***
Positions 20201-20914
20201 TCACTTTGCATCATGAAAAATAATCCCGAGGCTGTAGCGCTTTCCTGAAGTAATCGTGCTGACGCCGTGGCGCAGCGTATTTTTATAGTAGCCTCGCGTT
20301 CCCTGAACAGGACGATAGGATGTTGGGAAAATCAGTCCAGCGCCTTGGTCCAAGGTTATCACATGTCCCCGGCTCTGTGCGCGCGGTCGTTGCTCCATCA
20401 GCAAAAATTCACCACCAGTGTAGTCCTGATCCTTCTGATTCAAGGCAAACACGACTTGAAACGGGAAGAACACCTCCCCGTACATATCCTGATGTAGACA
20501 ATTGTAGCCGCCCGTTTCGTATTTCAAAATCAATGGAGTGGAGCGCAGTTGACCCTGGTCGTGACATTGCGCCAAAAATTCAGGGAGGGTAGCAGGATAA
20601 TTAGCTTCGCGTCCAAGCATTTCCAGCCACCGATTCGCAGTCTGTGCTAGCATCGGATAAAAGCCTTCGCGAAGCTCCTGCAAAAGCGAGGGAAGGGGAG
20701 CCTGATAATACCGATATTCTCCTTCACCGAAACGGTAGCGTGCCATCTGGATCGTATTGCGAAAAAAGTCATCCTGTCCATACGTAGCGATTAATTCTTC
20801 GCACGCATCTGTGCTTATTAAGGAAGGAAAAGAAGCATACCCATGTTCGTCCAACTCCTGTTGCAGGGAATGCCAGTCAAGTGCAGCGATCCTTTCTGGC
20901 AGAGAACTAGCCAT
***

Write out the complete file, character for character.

Positions 20201-20914
20201 TCACTTTGCATCATGAAAAATAATCCCGAGGCTGTAGCGCTTTCCTGAAGTAATCGTGCTGACGCCGTGGCGCAGCGTATTTTTATAGTAGCCTCGCGTT
20301 CCCTGAACAGGACGATAGGATGTTGGGAAAATCAGTCCAGCGCCTTGGTCCAAGGTTATCACATGTCCCCGGCTCTGTGCGCGCGGTCGTTGCTCCATCA
20401 GCAAAAATTCACCACCAGTGTAGTCCTGATCCTTCTGATTCAAGGCAAACACGACTTGAAACGGGAAGAACACCTCCCCGTACATATCCTGATGTAGACA
20501 ATTGTAGCCGCCCGTTTCGTATTTCAAAATCAATGGAGTGGAGCGCAGTTGACCCTGGTCGTGACATTGCGCCAAAAATTCAGGGAGGGTAGCAGGATAA
20601 TTAGCTTCGCGTCCAAGCATTTCCAGCCACCGATTCGCAGTCTGTGCTAGCATCGGATAAAAGCCTTCGCGAAGCTCCTGCAAAAGCGAGGGAAGGGGAG
20701 CCTGATAATACCGATATTCTCCTTCACCGAAACGGTAGCGTGCCATCTGGATCGTATTGCGAAAAAAGTCATCCTGTCCATACGTAGCGATTAATTCTTC
20801 GCACGCATCTGTGCTTATTAAGGAAGGAAAAGAAGCATACCCATGTTCGTCCAACTCCTGTTGCAGGGAATGCCAGTCAAGTGCAGCGATCCTTTCTGGC
20901 AGAGAACTAGCCAT